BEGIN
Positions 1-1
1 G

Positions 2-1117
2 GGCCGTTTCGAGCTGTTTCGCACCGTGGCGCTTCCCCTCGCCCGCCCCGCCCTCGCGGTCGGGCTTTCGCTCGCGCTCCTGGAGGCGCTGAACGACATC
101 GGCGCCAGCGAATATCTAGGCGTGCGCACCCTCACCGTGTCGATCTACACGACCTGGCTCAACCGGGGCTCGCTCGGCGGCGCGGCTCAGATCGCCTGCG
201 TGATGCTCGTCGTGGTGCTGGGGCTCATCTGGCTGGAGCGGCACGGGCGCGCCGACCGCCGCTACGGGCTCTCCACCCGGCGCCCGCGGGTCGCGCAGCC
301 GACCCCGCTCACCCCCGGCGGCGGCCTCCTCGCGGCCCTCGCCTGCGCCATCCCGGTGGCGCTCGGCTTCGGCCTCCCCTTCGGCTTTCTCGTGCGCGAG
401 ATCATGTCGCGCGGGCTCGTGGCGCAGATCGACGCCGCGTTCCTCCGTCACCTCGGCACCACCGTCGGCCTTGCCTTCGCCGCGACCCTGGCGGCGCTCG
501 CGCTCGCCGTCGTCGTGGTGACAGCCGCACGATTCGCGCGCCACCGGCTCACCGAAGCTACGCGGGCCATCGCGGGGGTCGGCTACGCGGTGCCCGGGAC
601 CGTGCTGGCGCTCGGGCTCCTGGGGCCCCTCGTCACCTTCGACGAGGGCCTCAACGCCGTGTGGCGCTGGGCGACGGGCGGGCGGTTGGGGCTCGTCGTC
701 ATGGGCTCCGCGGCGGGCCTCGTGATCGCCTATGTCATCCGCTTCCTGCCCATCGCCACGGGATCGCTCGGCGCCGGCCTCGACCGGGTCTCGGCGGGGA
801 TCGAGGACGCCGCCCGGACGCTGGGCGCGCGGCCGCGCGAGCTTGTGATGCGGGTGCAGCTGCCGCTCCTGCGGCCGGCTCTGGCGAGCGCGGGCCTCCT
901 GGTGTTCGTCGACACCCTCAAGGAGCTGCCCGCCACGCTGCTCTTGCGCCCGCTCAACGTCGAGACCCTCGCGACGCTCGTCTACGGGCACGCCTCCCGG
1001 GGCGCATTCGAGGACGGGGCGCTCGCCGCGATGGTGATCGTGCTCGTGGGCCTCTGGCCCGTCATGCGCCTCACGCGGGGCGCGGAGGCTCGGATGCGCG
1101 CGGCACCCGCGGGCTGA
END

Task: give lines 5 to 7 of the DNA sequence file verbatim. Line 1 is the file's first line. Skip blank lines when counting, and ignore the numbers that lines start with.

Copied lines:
101 GGCGCCAGCGAATATCTAGGCGTGCGCACCCTCACCGTGTCGATCTACACGACCTGGCTCAACCGGGGCTCGCTCGGCGGCGCGGCTCAGATCGCCTGCG
201 TGATGCTCGTCGTGGTGCTGGGGCTCATCTGGCTGGAGCGGCACGGGCGCGCCGACCGCCGCTACGGGCTCTCCACCCGGCGCCCGCGGGTCGCGCAGCC
301 GACCCCGCTCACCCCCGGCGGCGGCCTCCTCGCGGCCCTCGCCTGCGCCATCCCGGTGGCGCTCGGCTTCGGCCTCCCCTTCGGCTTTCTCGTGCGCGAG